He made a play to become the Assembly speaker in 2009 and considered a run for governor that year, he said. Instead he became party chairman in 2010 as Democrats, who control the legislature, contended with a popular Republican governor. Wisniewski was put in charge of redistricting, a torturous political exercise that has parties fighting over legislative boundaries.
Wisniewski again considered running for governor in 2013. He decided against it, citing obligations to his business and his wife and three daughters. His wife, Debbie, is office manager at his Sayreville law firm, which handles wills, land use and personal-injury claims.
Wisniewski first sought subpoena power for his transportation committee when he was probing the sudden announcement of a toll increase in August 2011, to $13 from $8, on two tunnels and four bridges operated by the Port Authority of New York and New Jersey. After initial objections from Republicans and some Democrats, in March 2012 the Assembly voted to grant him power to compel testimony. Even so, his hearings on the toll attracted little attention.
His committee’s subpoena power was still active when state Senator Loretta Weinberg, who represents Fort Lee, began complaining about the blocking of lanes on the George Washington Bridge, which connects her district to New York City and is the busiest span in the world, according to the Port Authority.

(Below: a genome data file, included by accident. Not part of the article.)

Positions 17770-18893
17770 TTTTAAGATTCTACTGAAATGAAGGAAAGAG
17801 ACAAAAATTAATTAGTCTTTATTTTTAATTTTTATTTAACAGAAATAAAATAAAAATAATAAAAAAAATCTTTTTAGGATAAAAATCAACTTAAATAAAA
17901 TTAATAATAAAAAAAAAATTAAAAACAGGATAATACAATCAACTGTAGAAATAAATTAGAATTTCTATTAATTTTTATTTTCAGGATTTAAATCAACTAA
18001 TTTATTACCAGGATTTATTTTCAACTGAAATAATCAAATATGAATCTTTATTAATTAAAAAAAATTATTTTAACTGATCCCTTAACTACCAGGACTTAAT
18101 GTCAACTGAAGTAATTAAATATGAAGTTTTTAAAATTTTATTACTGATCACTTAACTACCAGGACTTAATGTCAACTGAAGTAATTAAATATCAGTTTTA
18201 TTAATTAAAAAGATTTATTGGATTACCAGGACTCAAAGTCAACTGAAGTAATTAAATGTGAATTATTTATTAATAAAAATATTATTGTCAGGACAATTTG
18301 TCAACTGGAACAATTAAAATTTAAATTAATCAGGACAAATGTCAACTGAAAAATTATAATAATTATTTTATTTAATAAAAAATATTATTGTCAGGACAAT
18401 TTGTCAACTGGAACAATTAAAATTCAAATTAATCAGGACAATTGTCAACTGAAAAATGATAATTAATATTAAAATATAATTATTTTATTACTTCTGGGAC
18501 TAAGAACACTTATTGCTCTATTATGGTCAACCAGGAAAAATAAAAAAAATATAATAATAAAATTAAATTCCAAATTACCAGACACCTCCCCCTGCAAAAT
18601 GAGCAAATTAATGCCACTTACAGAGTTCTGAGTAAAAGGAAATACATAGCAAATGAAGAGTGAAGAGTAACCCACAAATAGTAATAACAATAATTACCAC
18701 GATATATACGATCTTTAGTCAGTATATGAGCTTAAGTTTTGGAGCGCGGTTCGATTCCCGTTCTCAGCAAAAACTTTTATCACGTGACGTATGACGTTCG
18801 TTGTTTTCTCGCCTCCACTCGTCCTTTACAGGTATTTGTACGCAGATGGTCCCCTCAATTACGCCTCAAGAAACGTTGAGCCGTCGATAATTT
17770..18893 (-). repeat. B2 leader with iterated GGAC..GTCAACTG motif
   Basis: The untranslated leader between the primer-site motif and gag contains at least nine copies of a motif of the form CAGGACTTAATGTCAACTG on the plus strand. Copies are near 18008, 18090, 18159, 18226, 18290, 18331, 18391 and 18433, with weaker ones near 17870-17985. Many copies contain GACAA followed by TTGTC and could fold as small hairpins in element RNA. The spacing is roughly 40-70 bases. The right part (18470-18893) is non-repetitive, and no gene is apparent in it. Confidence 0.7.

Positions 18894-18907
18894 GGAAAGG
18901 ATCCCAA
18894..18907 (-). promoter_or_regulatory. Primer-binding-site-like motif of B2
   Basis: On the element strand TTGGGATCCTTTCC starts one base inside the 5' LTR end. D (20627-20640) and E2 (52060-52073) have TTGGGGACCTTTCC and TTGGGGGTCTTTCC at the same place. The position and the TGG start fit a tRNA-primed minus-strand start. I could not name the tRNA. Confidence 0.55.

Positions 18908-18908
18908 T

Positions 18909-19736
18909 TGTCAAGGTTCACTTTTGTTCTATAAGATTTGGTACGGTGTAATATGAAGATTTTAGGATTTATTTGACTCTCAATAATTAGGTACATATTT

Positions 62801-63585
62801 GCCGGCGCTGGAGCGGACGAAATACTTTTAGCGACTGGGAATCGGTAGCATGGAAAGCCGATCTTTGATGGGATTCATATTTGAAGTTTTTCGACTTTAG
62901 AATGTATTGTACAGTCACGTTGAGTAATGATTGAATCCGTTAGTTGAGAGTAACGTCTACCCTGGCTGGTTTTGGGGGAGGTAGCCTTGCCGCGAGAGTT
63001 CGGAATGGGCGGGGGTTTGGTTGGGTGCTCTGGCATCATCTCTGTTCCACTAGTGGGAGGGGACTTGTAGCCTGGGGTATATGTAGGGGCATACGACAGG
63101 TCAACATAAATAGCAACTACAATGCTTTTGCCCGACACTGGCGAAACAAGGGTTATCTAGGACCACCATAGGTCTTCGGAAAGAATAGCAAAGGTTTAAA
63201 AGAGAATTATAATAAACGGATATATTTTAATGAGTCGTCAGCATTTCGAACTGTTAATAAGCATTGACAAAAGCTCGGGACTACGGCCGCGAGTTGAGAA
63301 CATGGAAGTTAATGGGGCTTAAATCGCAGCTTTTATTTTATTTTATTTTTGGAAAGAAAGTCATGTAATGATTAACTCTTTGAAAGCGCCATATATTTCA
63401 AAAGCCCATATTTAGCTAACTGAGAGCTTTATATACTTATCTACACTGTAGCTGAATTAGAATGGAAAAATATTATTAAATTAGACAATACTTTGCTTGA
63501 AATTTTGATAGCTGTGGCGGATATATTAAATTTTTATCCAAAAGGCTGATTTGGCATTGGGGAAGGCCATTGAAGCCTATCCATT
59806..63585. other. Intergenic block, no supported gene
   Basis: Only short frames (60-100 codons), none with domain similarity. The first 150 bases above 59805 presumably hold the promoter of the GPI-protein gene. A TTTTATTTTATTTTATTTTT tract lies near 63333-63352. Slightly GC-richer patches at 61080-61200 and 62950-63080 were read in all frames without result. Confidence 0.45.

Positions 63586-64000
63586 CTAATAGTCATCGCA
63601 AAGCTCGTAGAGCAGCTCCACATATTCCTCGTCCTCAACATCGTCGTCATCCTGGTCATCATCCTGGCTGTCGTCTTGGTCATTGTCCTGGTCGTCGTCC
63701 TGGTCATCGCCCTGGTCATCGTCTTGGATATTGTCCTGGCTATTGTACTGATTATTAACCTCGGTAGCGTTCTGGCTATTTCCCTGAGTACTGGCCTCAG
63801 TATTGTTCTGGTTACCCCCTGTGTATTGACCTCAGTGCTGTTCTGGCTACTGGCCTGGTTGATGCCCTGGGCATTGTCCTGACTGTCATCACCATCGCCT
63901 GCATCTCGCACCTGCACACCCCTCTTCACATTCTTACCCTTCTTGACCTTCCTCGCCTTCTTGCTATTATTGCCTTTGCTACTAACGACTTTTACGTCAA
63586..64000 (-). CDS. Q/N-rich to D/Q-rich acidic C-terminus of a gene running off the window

“John reminded me that his assembly committee already had subpoena power,” Weinberg said in a telephone interview. “He said ’I can use it, but I don’t want to step on your toes.”
“I said: ’Feel free to step.’”
He did, and subsequently received 1,000 pages of documents including the e-mail from Kelly to David Wildstein, a one-time Christie ally who was a top official at the Port Authority and ordered the lane closings.
Christie, whose approval ratings are sliding, on Feb. 3 denied Wildstein’s claims that he was aware of the lane closures. He fired Kelly, while Wildstein and Bill Baroni, Christie’s appointee as the authority’s deputy executive director, resigned in December.
Wisniewski’s calm tone comes in handy under rapid-fire questioning. “Impeachment, resignation: What do those words mean to you in the context of your investigation?” CBS’s Major Garrett asked him on “Face the Nation.”
“One word: premature,” Wisniewski said.
“He’s an attorney, so he’s functioning as an attorney in the way he’s cross-examining and the way he’s reviewing information,” said Senate President Stephen M. Sweeney in an interview in his Trenton office. “That’s what he does for a profession.”
Assemblyman Declan O’Scanlon, a Republican, described Wisniewski as smart and aggressive.
“He’s also known to be a fierce partisan,” O’Scanlon said. “I think his intelligence is enough to enable him to stay away from the partisanship, but we’ll have to wait and see about that.”
Wisniewski is an avid skier and biker. He just signed up for the 40-mile TD Five Boro Bike Tour in May. He’ll be crossing five bridges.
To contact the reporter on this story: Annie Linskey in Trenton at firstname.lastname@example.org